Women's rights and compulsory voting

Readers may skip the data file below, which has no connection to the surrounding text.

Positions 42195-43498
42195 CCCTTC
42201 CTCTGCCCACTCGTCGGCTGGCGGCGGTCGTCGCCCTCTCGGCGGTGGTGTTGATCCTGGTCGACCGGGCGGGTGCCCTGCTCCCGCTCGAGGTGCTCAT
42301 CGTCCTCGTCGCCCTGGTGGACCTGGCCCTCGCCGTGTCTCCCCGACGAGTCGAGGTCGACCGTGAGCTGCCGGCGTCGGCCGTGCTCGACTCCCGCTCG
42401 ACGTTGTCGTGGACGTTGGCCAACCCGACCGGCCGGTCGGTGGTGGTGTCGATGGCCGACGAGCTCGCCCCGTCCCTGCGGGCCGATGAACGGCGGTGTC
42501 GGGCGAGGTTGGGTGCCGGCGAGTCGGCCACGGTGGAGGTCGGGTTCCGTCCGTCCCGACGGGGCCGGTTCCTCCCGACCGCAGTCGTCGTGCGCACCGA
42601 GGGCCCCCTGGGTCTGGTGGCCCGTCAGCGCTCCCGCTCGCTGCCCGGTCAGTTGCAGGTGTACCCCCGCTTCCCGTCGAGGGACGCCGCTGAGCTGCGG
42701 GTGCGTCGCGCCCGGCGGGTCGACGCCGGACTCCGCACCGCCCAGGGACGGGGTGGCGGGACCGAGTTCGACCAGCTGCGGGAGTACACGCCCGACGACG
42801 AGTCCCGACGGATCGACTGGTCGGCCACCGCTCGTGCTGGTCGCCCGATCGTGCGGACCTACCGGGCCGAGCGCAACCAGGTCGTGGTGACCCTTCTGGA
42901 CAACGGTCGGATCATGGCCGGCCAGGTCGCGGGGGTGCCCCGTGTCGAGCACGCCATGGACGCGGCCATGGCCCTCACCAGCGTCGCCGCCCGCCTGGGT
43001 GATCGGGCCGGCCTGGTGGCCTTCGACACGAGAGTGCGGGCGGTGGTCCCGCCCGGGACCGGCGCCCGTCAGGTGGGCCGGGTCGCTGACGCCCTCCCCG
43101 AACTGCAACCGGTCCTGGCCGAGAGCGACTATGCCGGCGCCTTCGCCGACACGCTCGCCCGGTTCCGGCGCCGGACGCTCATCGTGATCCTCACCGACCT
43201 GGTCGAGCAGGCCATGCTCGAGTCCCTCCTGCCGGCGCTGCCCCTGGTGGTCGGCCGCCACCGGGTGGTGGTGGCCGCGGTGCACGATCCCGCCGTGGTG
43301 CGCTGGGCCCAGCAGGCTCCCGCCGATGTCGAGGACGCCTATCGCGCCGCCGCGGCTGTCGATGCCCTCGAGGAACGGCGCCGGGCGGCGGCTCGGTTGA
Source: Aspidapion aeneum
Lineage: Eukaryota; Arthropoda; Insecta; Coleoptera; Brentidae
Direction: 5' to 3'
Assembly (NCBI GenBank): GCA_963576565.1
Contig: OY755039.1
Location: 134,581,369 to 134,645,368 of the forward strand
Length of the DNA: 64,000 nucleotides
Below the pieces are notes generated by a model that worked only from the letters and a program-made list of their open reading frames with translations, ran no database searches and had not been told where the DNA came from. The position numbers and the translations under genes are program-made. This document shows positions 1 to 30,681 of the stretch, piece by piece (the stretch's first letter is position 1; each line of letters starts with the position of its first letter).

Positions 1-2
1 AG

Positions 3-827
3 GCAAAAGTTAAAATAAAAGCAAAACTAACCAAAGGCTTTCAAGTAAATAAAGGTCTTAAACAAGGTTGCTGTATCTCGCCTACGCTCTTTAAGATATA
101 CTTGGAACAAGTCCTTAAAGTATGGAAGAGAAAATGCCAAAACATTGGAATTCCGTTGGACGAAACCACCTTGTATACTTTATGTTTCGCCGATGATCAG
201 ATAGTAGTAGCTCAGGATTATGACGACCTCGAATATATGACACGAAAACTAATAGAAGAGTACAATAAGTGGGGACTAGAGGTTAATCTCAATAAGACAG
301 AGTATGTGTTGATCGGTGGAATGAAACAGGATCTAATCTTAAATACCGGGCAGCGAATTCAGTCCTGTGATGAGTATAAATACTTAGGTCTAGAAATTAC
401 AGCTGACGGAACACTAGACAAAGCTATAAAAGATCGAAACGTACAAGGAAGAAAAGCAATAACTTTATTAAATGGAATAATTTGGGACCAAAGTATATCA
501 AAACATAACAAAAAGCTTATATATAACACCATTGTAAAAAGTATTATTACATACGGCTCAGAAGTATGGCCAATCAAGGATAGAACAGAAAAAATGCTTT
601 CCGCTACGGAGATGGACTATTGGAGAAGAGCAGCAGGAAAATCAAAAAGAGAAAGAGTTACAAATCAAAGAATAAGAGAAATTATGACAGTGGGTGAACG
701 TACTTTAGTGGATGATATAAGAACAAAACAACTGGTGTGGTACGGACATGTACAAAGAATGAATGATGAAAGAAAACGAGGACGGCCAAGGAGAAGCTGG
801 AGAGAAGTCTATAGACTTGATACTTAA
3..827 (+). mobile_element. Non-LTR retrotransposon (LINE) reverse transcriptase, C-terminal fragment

Imagine living in a country where people do not have a right to vote. This is how thousands of women Pakistani citizens in some areas of NWFP must feel after being deliberately "disfranchised" in the recent general elections by virtue of an unholy agreement between candidates, prominent leaders and notables who pledged not to allow their women folk to cast votes. There is even evidence that some of these decrees were executed in writing and signed by candidates of all political parties. The unfortunate but inevitable fact is (and this is proved from the polling results in these constituencies) that the patently illegal contracts were performed in letter and spirit and most, if not all, women were restrained from voting, often through use or threat of force and violence. The Election Commission of Pakistan has condemned and warned against this practice but has, post election, thrown in the towel and shown its inability to do anything about it on the ground that it has no suo moto power to nullify an election where women do not vote on account of, for example, family and social pressures. European Union Election Observation Mission (EU EOM) has published their final report on National Provincial Assemblies and has inter alia expressed their worry that "there were reports of several agreements in tribal agencies, NWFP, and a few rural areas of Punjab and Sindh by local leaders, banning women from voting" This is indeed a cause of grave concern and a solution must be found to protect the rights of these citizens while remaining within the context of the social order. There is no doubt it is the inalienable right of every Pakistani citizen, both men and women, to cast a vote to elect the representatives of their choice and under the Constitution of Islamic Republic of Pakistan there can be no discrimination on the basis of sex alone. Under the electoral laws too it is an offence if someone directly or indirectly uses or threatens to use force, violence or restraint in order to compel a person from propagating against participation of any person in elections on the basis of gender. This basic principle has also been reiterated in many judgments of our superior courts. On religious grounds too women have and are entitled to full protection of equal rights viz a viz men. The EC has been claiming to uphold these principles, yet it has been unable to act against the candidates or men folk of these women under the law or to declare the elections held in these constituencies void in spite of clear violations of the electoral rules and the constitution. It is one thing to have and profess adherence to law and quite another to have the will and capacity to enforce it. The Election Commission of Pakistan unconvincingly informed the EU EOM that it cannot annul a vote in such circumstances on its own initiative. The European observers sadly commented that "This is a narrow reading of its powers which include extensive powers to ensure just and fair conduct of the elections." What then is to be done? One cannot sit around and accept the fact that the constitutional rights of these women in the Islamic and democratic country of Pakistan should continue to be violated and they should remain voiceless because it is a ground reality that the male gender of the area have deemed it fit and proper that women of their family have no right to vote. Clearly the law has to be structured to correct the distortion. I admit that it may not be easy to prove whether the women failed to vote out of their own free will or due to fear and intimidation of their own husbands, fathers and brothers. This is because it is unlikely that a woman would give any evidence against the men of their family. In my view entire paradigm has to be changed. It is not enough to recognize that voting is a right, it is equally important to enforce it as a civil responsibility. What needs to be introduced in the system is the concept of "compulsory voting" under which a citizen is required to participate in the democratic process and vote by imposing sanctions in the nature of fines or withdrawal of privileges if a citizen does not vote and giving incentives if he/she does. The concept of compulsory voting is neither unique nor new. It is widely known all over the world and in many countries in the west and in Asia where voting is regarded as a duty, it has been made compulsory and sanctions are imposed on non voters (approximately 30 countries in the world today make voting compulsory). It is standard practice for example in Australia, Belgium, Argentina, Luxembourg, Greece, Cyprus, Switzerland, Singapore and Thailand and was so in many others (e.g. Netherlands until 1970, Venezuela until mid 1990s etc). Other countries like Italy and Austria continue to retain some element of compulsory voting too. Interestingly most of these countries introduced the system of compulsory voting after the right of women citizens to vote was recognized and accepted. One of the reasons why it was deemed necessary to make voting a duty was to ensure that "women are not denied by their men folk the chance to vote." Often the right to vote for women was combined with an obligation to participate and vote in elections because there was great pressure from the men to keep them "in doors" to "cook and clean". Although Pakistani women have been given the right to vote since a long time, the denial of this right in the last general elections (as well as in the year 2002) that like other countries similarly situated we also need to introduce concept of imposition of sanctions and grants of incentives in order to ensure that this practice is checked. Law has to provide the lead in this area. Different countries have used different manner of enforcing the responsibility to vote. Switzerland, Cyprus and Austria those registered voters who failed to vote are to pay a fine. In Australia it can lead to imprisonment for non-payment of fine. In Belgium failure to vote can lead to disfranchisement. In Peru one must carry proof of having voted for several months and failure to vote would disentitle the non voter from obtaining goods and services from public offices. In Singapore a non voter is removed from the voters list. In Bolivia one cannot draw salaries from banks if one does not vote. In other countries like Greece one cannot obtain driving license or passport if one does not vote. In Belgium it is difficult to get a public sector job if you are a non voter. On the other hand in many laws people are given an incentive to vote such as a sum off their taxes. Our new Parliament has been elected fortunately this time through a credible election which raises great expectations from our law makers. They should be aware that Pakistan is a state party to the Convention on the Political Rights of Women and the Convention on the Elimination of All Forms of Discrimination Against Women. They should put their heads together and try to fill in the gap between the law and its implementation as indicated above by bridging the electoral laws so as to provide not only the right to vote but to insist for voting as a responsibility by adopting some of the measures as were tried by other countries in similar circumstances. If for example provision at the utility stores be made conditional to a person having voted or going for Umrah dependent on a certificate of having voted, it might make a change. Such a law will be a great catalyst for reform. Compulsory voting has additional advantages. Statistics have shown that the voter turnout has increased in countries with some kind of compulsory voting. Whereas in some countries people from lower socio economic groups or traditionally marginalized groups do not take interest in the electoral process and were motivated to do so through compulsory voting, ironically in Pakistan it is the elite class which prefer to enjoy a holiday on the election day rather to take the trouble of going to the election booth. The concept of responsibility and compulsion will show them the way to the polling station. The compulsory law also enforces something closer to a true "majority rule" rather than allowing governments to be elected with support of a minority of potential voters. A larger turnout will indeed enhance the legitimacy of the Government and its decisions. Advocates of compulsory voting also argue that voting has an educational effect on citizens and creates a sense of unity in the nation. Having made out a case for casting vote not only a right but a responsibility and hoping that the law makers will take the issue seriously I would draw my attention next to the civil society. The final responsibility no doubt rests on the leaders of public opinion who can work together to change the deeply held traditional use about the roles of men and women in society. Civil society (NGOs and others) should play a more substantial role in voter education, a civic education campaign should be undertaken to get into the areas where the tradition for discriminating women particularly with regard to voting should be targeted and in this connection the religious scholars can be enlisted and convinced that even women were given the right to vote during the time of Prophet Muhammad (PBUH) who accepted Bait from the women as well as the same practice was continued by Khulfay-e-Rashidin. NWFP has a progressive Government in power. While the issue concerns all Pakistanis, it is also a matter of particular interest to the inhabitants of NWFP. It is the constitutional duty of all representatives to protect the rights of each citizen including women. In order to achieve this and also in order for ensuring the next elections more legitimate and representative, ANP and all other political parties must take steps to propagate, promulgate and implement the laws for compulsory voting on an urgent basis. The journey towards democracy is not over just yet till every man and woman is entitled to freely vote. I can do no better than to quote from Jinnah who said: "No nation can make any progress without the cooperation of women. If the woman supports their men as they did in the days of the Prophet of Islam (PBUH) we should realize our goals" The women of NWFP are no less than any, and their participation in our national life is just as essential as that of any other citizen. If compulsory voting for the entire nation is a means to protect them, then so be it. E-mail: ali@mandviwallaandzafar.com